Women in Leadership … Pt 2

Q: I am interested in hearing from women who are in leadership but, their husbands are not. How do you manage life when you are the one being called on? How do you handle an all male staff that you report to? How involved is your husband at church? -Chris

Last week, I had my friend, Jenni Catron, answer this question. This week, our amazing Women’s Pastor at Central will chime in. Rhonda is wonderful, and we are truly blessed to have her ministering to women here in Vegas. Here are Rhonda’s thoughts:

These are such great questions.

I am Pastor of Women’s Ministry at Central.  I will tackle this first question very easily and hope I am able to answer from a general perspective.  I have never stepped into a leadership position without my husband and I being on the same page at the same time.  In other words, I waited for everything – even going to seminary until we were both in agreement that it was God’s perfect timing.  While my husband, who is a great leader both at home and in his occupation, has been in church leadership in the past, he currently serves behind the scenes at Central on our traffic team and also assists me on Retreats with sound, etc.  Because we both are in agreement and understand what the demands are, I know it may sound impossible, but we really don’t struggle with the time involved.  It is also helpful that he is confident in who he is in Christ and the gifts that he is currently using.  Again, the key is communication and waiting on God for unity in decisions.  I don’t move ahead unless he is with me, though we serve in different areas.  If one is dealing with a husband who is insecure or jealous, it becomes much more difficult.  If I would notice my role taking a toll on him or our marriage, we would come together to make the necessary changes to bring health to our relationship.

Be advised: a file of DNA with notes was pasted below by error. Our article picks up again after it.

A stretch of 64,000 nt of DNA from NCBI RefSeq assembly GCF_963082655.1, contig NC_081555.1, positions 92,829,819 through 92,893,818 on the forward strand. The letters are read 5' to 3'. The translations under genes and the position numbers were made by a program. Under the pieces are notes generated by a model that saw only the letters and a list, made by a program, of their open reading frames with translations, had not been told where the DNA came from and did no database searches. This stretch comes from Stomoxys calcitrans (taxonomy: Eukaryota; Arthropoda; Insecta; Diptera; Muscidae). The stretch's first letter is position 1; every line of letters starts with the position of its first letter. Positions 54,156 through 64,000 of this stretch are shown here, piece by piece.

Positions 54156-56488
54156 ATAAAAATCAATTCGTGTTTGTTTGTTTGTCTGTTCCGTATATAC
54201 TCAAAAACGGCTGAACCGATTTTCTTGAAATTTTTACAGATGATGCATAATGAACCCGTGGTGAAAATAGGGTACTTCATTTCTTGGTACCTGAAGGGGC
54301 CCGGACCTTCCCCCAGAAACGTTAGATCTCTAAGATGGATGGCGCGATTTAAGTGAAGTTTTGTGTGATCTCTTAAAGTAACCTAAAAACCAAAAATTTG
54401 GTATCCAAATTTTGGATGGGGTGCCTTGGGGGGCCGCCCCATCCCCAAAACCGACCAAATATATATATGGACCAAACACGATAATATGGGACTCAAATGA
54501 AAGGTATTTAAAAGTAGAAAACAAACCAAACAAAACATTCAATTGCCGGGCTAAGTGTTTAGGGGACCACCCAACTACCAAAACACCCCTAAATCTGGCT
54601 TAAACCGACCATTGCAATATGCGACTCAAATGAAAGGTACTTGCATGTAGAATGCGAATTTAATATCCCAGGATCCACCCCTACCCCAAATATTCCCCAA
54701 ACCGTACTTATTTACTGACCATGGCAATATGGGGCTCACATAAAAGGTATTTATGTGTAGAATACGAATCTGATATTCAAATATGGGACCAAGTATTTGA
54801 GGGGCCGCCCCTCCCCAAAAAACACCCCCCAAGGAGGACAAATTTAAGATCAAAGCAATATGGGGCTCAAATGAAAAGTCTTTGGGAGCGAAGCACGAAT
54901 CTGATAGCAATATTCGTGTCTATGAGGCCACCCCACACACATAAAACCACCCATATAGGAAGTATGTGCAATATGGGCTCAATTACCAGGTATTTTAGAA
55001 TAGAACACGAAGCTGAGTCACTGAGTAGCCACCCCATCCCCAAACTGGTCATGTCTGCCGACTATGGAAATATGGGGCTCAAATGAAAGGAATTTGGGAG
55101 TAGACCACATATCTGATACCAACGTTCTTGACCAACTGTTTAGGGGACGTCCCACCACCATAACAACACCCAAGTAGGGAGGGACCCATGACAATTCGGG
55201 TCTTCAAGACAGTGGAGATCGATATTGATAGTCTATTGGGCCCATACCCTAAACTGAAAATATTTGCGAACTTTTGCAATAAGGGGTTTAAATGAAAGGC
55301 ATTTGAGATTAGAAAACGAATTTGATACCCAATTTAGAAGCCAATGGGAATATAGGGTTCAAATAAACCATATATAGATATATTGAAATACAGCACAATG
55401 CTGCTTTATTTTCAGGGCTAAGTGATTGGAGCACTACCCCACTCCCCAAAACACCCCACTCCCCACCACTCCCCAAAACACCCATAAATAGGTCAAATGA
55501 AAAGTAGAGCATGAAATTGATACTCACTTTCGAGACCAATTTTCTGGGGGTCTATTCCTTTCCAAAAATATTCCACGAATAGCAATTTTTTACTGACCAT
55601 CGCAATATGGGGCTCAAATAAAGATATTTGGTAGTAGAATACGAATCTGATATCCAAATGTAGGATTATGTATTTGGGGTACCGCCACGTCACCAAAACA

The second question is a little more sensitive to all who may read this, however I want to be real with you.  At times it can be difficult whether on campus or at any meetings, events/conferences, etc. but our God is so gracious as he works out the kinks in us as women in ministry and the men that we serve with if we are willing to be shaped by the One who loves us and values each one of us equally.  For the most part, the men I serve closely with are very considerate, extremely affirming, respectful and we have healthy boundaries.  In fact, I can’t remember a time when any man in our Small Groups Department was not affirming or respectful of me as a colleague here at Central.  The slip ups usually come when a woman’s perspective is not taken into consideration when it really should be or there are events or staff meetings that are completely centered on what the male gender would prefer. It can happen to any gender when plans are being made and sometimes the big picture is not always thought through thoroughly.  The key is to be gracious. I try not to harbor anything, particularly when it comes to those I work closely with and my Executive Pastor knows that I will rise up when I sense others may have not been valued as they should be.  At times, I’ve had to speak up when I sense there was insensitivity to me or other women on staff or even our female volunteers and congregation, but I do so privately and only when I sense it is a God thing and not a personal thing.  At times I have been the one who has misunderstood the intention.  I learned long ago that I serve a God who knows everything about me and what I need to be affirmed and more often than not, God is the One who provides such.  He has always been the One to open doors for me as a woman. I don’t give anyone else credit for what only He can do although I am very grateful for the inclusive men in my life personally and professionally.  We are a work in progress, and I pray that God will be glorified by our not being exclusive to any gender, age, or ethnicity, but we all view things from a different perspective so again, open communication is key as well as trusted community building.  As a side note I believe all of the incredible Pastor’s wives have immeasurable influence on how your husbands may view women in ministry.  We are blessed to have a Pastor’s wife who treats me with respect and dignity and is confident in who she is – (she didn’t pay me to write this).

Thoughts, ladies?

2 thoughts on “Women in Leadership … Pt 2

  1. Angela

    I also believe that a person’s ‘spiritual family tree’ has great influence on how they view women in ministry/leadership.

    Both my husband and I are very blessed with those who led us to Christ and those who led them (so our spiritual parents and grandparents) are very honoring to both men and women in leadership with ideas that were light years beyond their peers.

    I am gratful for this spiritual legacy that is still impacting our generation and I hope future generations.

Leave a Reply

Your email address will not be published. Required fields are marked *

five − four =